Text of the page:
In addition to the found sounds already mentioned, I also used more traditional, recognizable instruments. These helped to thicken the sound of the composition. I added floor tom and crash cymbal parts for percussive accents. These were recorded in the University of Colorado Denver’s recording studios. I used acoustic baffles and close-mic’ing techniques to achieve fairly dry samples. This allowed me to more effectively add reverb to the samples and blend them with the found sounds. I also used a software organ in Native Instrument’s “Vintage Organs” sample library to create bass lines. I was surprised with how well these instruments seemed to blend with my found sounds.

The Aftermath

The elements that make up my composition may seem strange. Mic’ing grapefruits and balloons is admittedly not standard procedure, but the end result is not so odd. I used all of the found sounds that I recorded in the service of conventional Western melody, harmony and rhythm. What the listener notices is not where the individual sounds come from, but the overall musical effect. Essentially, the individual recorded sounds are musical building blocks, much like sine waves and sawtooth waves are building blocks for the creation of synthesizer sounds. Unlike the more traditional means of synthesis, musique concrète requires the element of sound recording. Composers are forced to explore their surroundings and search for sound. As I found out from my own experience, the process of finding sounds is exciting and inspirational. The results of searching are often unexpected and somewhat serendipitous. I found interesting sounds when I least suspected them; by carrying my Zoom H4n recorder with me at all times and actively listening for sound, I opened myself up to the possibility of finding useable material. Once recorded, there are an endless number of ways in which material can be processed. I was amazed at how transformative sound design and processing could be with the current technology available. Particularly with software, turning nonmusical sounds like a boiling tea kettle into a tonal, musical instrument is now well within composers’ grasp. The result of transforming these sounds is unique; they are much more individualized and unusual than a synthesizer sound created with basic waveforms. Thus, to anyone involved in EDM production, I highly recommend exploring musique concrète. It incorporates recording, composition and signal processing in a unique way that invites experimentation and exploration of the unpredictable world of sound.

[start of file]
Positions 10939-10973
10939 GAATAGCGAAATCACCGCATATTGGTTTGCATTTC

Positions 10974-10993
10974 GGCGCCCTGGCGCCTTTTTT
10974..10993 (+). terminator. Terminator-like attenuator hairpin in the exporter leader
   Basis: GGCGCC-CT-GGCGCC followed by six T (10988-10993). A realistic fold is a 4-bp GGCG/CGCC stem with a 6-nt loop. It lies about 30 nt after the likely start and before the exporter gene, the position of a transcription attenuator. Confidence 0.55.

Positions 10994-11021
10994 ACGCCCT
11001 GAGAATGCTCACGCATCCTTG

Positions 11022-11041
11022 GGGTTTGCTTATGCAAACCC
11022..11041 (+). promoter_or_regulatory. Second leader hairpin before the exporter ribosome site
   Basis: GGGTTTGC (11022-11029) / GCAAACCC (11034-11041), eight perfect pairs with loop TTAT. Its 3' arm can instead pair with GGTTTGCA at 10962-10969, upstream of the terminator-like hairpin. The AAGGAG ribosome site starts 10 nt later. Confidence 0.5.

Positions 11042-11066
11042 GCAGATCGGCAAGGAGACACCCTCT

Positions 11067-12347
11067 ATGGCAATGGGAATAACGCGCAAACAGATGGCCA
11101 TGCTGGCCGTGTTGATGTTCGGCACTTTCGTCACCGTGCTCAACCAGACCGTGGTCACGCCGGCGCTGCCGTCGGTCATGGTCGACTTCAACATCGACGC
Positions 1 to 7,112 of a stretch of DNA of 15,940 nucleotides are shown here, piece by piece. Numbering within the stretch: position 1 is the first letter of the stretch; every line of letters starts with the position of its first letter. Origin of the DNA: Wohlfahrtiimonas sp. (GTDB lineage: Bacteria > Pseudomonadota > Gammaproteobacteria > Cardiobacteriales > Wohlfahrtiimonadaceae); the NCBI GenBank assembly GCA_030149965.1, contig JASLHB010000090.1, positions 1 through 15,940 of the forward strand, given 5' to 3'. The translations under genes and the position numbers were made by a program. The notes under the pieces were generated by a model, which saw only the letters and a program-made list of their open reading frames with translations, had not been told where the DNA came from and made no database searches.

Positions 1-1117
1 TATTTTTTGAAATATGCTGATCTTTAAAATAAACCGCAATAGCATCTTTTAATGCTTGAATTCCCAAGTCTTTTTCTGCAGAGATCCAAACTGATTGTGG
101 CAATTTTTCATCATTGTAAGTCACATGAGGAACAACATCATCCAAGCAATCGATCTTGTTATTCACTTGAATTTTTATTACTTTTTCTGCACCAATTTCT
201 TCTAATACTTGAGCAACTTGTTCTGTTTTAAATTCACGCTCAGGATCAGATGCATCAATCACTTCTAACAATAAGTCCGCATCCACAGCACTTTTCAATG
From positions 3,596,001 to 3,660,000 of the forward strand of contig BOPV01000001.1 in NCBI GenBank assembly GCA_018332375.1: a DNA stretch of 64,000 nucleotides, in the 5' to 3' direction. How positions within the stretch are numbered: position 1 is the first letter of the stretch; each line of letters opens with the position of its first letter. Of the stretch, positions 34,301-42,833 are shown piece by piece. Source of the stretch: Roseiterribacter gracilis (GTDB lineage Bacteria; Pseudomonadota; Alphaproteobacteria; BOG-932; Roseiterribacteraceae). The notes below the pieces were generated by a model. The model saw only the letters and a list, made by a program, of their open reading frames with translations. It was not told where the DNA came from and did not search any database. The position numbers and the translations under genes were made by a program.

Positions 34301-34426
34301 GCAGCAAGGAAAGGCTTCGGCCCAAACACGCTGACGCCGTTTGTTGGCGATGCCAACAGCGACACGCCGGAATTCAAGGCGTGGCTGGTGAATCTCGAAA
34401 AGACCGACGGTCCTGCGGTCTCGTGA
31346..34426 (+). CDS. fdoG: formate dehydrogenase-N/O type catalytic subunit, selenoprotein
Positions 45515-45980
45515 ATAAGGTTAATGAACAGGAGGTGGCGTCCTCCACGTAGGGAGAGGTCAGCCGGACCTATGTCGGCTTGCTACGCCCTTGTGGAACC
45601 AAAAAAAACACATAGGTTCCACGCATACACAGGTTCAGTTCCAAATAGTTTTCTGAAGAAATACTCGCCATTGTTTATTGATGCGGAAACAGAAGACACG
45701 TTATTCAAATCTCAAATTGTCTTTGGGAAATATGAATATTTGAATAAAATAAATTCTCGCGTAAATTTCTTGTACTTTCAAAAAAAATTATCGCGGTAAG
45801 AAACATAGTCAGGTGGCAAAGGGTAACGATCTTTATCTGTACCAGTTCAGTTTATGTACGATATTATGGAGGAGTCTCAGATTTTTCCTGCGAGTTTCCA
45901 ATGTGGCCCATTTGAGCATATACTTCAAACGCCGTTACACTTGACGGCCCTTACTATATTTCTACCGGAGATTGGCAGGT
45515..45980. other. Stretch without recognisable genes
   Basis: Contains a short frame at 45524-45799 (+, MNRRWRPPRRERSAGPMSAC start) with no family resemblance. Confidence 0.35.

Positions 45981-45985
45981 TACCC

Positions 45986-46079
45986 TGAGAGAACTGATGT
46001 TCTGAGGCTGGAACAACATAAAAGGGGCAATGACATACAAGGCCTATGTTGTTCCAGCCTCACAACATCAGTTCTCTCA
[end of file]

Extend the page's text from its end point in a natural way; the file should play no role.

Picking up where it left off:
Author Biography

Brian Speise is a graduate of the Master of Science in Recording Arts program at the University of Colorado Denver. He recently completed his Master’s thesis, which explores the relationship between current music technology and musique concrète. He currently lives in Kansas City, Missouri, where he is active as a musician, composer and audio engineer. Email:


Doyle, Tom. 2004. "Matmos: The Art of Cut & Paste." Sound On Sound, May. <> (accessed 28 October 2013).

Herbert, Matthew. 2013. "Sonography". Matthew Herbert. <> (accessed 28 October 2013).

Schaeffer, Pierre. 2012 [1952]. In Search of a Concrete Music. Trans. Christine North and John Dack. Berkeley, California: University of California Press.


Herbert, Matthew. 2010. One Club. Accidental (CD): AC44CD. <>.